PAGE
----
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Immigration board delays decision on complaint against Decatur

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Immigration board delays decision on complaint against Decatur

City Attorney Bryan Downs File Photo by Mariann Martin

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City Attorney Bryan Downs presented evidence during the May 15 Immigration Enforcement Review Board Hearing which was attended by several city officials, including Mayor Patti Garrett (left) and Police Chief Mike Booker (right). Photo by Mariann Martin

By Mariann Martin, contributor 

A complaint filed by Lt. Gov. Casey Cagle against the city of Decatur is simply a political ploy to further his gubernatorial campaign, Decatur’s city attorney said during a May 15 public hearing in front of the state Immigration Enforcement Review Board.

“All he did was sign his name on a complaint. And he’s been talking all day about a crackdown on sanctuary cities,” city attorney Bryan Downs told members of Immigration Enforcement Review Board. “He used his tax-payer funded office, he used his tax-payer funded attorney, he used his tax-payer funded notary, he used his tax-payer funded staff to draft these letters on an official letterhead. He used the official, tax-payer funded office to file a complaint against a city that is 4.4 square miles, that has 22,000 residents.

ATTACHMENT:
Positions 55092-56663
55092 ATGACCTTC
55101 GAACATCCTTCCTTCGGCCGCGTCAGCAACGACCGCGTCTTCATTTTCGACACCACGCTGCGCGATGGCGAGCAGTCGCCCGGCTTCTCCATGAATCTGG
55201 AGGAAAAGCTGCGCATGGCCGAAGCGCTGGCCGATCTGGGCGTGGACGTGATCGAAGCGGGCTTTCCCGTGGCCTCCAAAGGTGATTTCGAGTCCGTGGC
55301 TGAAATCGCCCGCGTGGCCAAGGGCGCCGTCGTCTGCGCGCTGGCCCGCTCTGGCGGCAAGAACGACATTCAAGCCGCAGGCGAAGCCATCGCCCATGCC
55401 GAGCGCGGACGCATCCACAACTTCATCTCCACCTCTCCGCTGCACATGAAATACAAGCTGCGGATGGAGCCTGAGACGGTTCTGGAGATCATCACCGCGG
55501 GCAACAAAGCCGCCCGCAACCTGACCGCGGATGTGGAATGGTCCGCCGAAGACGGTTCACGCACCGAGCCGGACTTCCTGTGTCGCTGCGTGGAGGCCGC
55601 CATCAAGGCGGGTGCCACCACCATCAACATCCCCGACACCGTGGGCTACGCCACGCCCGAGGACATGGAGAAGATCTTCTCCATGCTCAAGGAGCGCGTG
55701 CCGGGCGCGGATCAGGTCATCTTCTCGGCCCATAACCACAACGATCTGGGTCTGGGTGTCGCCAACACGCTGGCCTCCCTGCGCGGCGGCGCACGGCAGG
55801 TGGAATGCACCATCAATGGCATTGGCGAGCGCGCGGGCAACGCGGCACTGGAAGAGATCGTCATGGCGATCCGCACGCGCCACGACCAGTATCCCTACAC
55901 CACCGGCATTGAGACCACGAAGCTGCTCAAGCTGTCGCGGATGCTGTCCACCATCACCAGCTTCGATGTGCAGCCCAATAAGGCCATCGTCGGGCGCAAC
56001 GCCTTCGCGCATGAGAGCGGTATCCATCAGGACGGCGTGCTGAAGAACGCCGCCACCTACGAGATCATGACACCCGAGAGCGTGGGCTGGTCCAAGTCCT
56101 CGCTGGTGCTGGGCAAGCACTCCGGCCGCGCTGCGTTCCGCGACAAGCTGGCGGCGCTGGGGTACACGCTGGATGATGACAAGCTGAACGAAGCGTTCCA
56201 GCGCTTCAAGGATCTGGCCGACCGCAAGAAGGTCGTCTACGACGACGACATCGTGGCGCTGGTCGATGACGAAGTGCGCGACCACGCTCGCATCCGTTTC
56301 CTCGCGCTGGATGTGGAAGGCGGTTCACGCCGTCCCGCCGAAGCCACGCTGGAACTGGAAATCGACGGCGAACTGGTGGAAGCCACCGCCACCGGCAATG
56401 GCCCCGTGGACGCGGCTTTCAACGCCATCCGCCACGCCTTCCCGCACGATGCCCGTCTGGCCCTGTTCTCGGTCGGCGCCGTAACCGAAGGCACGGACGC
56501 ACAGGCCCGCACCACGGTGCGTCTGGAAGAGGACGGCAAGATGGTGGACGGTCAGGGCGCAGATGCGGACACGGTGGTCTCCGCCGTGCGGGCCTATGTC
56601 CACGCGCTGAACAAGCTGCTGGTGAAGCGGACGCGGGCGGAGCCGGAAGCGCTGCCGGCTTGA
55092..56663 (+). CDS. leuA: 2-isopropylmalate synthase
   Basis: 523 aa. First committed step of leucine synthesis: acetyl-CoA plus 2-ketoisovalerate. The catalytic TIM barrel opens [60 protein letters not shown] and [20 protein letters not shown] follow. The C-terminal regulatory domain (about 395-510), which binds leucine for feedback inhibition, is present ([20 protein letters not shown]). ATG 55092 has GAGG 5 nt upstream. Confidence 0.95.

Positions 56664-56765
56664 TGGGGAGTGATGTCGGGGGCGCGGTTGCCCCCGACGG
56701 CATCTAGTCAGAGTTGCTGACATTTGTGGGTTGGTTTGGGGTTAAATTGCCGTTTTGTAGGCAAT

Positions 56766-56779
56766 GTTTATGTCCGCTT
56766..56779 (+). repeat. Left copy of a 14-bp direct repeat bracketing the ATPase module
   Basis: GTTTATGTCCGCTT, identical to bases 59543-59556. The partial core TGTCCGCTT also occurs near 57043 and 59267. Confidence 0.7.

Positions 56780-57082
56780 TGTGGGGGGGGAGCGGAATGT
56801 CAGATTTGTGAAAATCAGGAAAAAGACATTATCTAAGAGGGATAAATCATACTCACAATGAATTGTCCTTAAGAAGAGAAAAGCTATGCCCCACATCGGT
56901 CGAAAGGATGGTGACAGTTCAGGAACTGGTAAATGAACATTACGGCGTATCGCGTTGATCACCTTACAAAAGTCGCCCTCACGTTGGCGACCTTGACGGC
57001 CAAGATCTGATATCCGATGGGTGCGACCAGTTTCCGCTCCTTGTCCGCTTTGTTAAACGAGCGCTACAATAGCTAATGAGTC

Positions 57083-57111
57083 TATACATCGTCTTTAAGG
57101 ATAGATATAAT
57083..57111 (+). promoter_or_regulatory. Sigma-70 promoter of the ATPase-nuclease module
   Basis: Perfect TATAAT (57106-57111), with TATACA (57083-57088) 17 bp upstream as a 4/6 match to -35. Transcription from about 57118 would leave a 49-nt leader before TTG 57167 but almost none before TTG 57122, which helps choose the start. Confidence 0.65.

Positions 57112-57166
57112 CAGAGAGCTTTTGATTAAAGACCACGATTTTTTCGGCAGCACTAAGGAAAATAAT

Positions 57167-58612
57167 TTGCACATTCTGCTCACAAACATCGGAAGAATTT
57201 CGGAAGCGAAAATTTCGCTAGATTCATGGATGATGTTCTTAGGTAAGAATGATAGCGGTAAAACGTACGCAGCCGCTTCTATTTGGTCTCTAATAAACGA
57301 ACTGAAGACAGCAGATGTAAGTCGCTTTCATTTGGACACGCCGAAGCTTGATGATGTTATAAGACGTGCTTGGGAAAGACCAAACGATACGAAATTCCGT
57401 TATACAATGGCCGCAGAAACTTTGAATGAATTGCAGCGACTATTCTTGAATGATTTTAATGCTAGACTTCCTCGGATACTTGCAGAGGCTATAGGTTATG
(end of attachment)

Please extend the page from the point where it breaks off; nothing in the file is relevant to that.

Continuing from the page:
Cagle, who filed the complaint in November 2017, did not attend Tuesday’s hearing. His General Counsel and Director of Policy, Irene Munn, was present, but she did not take part in proceedings.

Downs said, “He wasn’t man enough to come here today and make these allegations and put his hand up and swear under oath to answer questions. Casey Cagle has used this board, has used the city of Decatur…for his political gain.”

In the complaint, Cagle accuses Decatur city officials of violating state law barring sanctuary cities, saying a police department policy constitutes a “sanctuary policy.”


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Before he filed the complaint, Cagle posted a Facebook post complaining about “liberal politicians in the City of Decatur,” who put the interest of illegal immigrants ahead of citizens.

After the hearing, IERB Chair Shawn Hanley said Cagle filed the complaint as a private citizen and has every right to be heard. Hanley said he is not concerned politicians will use the board formed in 2011 to hear citizen complaints for political purposes.

“He’s an individual filing a complaint, he’s a citizen of Georgia…I think the complaint in front of this board about Decatur is a relevant and real complaint,” Hanley said.

Two members of the seven-member board, Hanley and Vice-chair James Balli, have been designated to hear evidence regarding the complaint against Decatur. After the nearly 4-hour meeting, the two said they would consider the evidence presented and make a ruling at a further date. If Hanley and Balli rule against the city, Decatur can appeal the decision to the full board.